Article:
The Sony PXW-FS5 is a great little camera. It’s a camera I really enjoy shooting with as I can just grab it and go, picking up some great pictures with the minimum of effort. The built in Picture Profiles offer a wide range of different looks that can be quickly selected by pressing the P Profile button and choosing a profile. But one of the best parts is that you can tweak and adjust each profile to suit different shooting applications.
I tend to leave Picture Profile 7 alone. This is the S-Log2/S-Gamut profile that you must use when shooting raw and S-Log2 is my preferred log curve for shooting 8 bit UHD. But that leaves profiles 1 to 6 to play with and adjust, plus profiles 8 and 9 if you don’t use S-Log3. If you want to go back to the factory settings each profile can be reset individually (using “reset” within the profile settings).
Perhaps the two most challenging situations to shoot in are scenes that are high contrast and bright or low light scenes. Often you may encounter both types of scene on the same shoot, so it would be good if the pictures were at least similar. So we don’t want to use totally different color settings. But you can use different gamma settings to help better deal with the differing lighting levels and contrast ranges.
For brighter scenes I am a big fan of Sony’s “Cinegammas”. The Cinegammas differ from the standard gammas in the way they handle highlights. Basic television gamma has a very limited dynamic range, around 6 stops. Then to extend the dynamic range something called a “knee” is added to the top of the gamma curve. The point where the curve transitions from normal gamma to the knee is called the “knee point”. Everything above the knee is is compressed or squeezed. So in effect below the Knee 1 stop is record with 1 stops worth of data, but above the knee 3 or 4 stops may be recorded in the same space.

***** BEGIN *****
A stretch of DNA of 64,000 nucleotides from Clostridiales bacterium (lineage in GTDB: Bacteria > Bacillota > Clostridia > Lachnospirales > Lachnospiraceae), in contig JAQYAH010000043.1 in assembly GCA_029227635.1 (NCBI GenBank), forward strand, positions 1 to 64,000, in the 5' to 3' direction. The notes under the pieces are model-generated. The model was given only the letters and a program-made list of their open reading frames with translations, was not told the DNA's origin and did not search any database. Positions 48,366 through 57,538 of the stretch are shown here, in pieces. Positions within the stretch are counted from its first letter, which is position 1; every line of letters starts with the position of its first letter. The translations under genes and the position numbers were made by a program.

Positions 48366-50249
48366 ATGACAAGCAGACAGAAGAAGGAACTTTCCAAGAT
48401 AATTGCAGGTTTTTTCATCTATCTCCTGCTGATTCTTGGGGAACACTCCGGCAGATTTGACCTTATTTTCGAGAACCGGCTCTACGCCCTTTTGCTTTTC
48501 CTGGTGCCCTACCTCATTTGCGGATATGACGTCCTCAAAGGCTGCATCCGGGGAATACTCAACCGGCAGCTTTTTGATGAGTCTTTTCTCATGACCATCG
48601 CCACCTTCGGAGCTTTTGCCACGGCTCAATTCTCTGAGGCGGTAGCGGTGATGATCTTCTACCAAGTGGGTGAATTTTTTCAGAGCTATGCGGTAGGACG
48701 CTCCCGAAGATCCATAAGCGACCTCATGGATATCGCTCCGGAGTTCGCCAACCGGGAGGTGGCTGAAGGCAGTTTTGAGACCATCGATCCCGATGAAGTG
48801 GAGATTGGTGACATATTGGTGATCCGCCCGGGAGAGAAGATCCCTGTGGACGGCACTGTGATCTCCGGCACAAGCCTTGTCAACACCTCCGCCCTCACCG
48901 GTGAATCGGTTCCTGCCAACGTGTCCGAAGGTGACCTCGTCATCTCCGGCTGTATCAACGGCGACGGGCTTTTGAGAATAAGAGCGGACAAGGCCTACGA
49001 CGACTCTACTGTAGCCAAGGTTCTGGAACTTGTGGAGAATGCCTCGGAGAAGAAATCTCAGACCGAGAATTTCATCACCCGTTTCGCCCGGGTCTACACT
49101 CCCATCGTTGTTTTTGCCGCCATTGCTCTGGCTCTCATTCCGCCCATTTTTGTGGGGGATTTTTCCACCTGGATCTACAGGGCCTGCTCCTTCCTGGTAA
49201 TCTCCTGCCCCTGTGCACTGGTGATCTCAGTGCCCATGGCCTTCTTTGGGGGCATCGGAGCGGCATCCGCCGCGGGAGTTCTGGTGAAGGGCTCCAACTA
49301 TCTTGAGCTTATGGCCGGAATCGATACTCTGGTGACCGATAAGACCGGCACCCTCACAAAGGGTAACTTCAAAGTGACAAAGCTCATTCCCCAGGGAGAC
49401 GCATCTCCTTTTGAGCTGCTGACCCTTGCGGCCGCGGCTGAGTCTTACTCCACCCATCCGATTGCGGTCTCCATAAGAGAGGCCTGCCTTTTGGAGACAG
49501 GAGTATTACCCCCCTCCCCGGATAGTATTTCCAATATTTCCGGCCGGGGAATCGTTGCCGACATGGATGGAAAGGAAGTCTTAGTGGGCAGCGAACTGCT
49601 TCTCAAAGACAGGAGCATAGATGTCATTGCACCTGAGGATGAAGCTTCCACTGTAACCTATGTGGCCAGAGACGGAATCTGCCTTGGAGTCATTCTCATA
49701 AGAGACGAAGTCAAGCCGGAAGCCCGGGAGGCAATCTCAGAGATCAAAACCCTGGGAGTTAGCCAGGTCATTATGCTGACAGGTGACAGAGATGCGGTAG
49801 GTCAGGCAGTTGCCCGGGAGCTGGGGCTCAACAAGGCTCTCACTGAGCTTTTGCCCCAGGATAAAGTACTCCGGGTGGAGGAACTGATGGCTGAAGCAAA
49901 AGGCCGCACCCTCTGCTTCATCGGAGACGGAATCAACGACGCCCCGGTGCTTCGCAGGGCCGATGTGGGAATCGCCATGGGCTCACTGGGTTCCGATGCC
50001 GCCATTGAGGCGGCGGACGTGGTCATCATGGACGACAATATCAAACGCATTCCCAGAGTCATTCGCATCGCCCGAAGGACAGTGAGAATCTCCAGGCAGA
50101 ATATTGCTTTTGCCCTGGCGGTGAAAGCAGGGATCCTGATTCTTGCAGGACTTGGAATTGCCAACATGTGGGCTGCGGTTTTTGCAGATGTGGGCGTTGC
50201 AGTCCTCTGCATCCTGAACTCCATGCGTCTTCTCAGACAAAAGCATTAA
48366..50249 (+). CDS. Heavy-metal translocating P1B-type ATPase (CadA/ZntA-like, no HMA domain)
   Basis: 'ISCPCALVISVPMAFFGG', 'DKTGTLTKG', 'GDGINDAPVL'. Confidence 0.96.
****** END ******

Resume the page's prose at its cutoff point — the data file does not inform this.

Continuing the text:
In practice this means anything brighter than the knee point will have very little contrast, when you have low contrast it is also hard to see any detail. So the highlights in the image look flat, lack texture and detail. If you have bright skin tones up in the knee they just look like blobs of color. Cotton wool clouds come out as white blobs in the sky and it is the knee that is largely responsible for the “video look”.
Sony’s Cinegammas are different. They do not have a knee. Instead of a hard knee point where you switch instantly from not compressed to compressed they have a slow and gradual transition from not compressed to very compressed. This is not unlike the way film behaves and is typically called a “highlight roll-off”. In practice because this transition is gradual it is less obvious. Because it is less obvious you can start the transition lower down the gamma curve which means you have more recording range for the highlights and can therefore increase the captured dynamic range. But to get the best looking recordings you want to keep faces and skin tones below the more aggressive parts of the roll off, so often you need to expose marginally darker than you would with conventional gamma.
For standard gammas it is typical to set the cameras zebras to 70% and have zebras just starting to appear on skin tones. With the Cinegammas I recommend reducing the zebras to 60%. See this article for more info on the correct exposure http://www.xdcam-user.com/2013/07/correct-exposure-levels-with-sony-hypergammas-and-cinegammas/
If you want to use the Cinegammas and are doing anything for broadcast TV that will not be graded and the video levels corrected to the 100% maximum required for broadcast then you should only ever use Cinegamma 2. All the other Cinegammas allow recording up to 109%.
All the Cinegammas record a similar extended dynamic range, Cinegamma 2 will almost always appear a little darker as it’s recording range is shrunk to ensure it does not exceed 100%., but even though it may appear a little darker, the captured dynamic range is the same.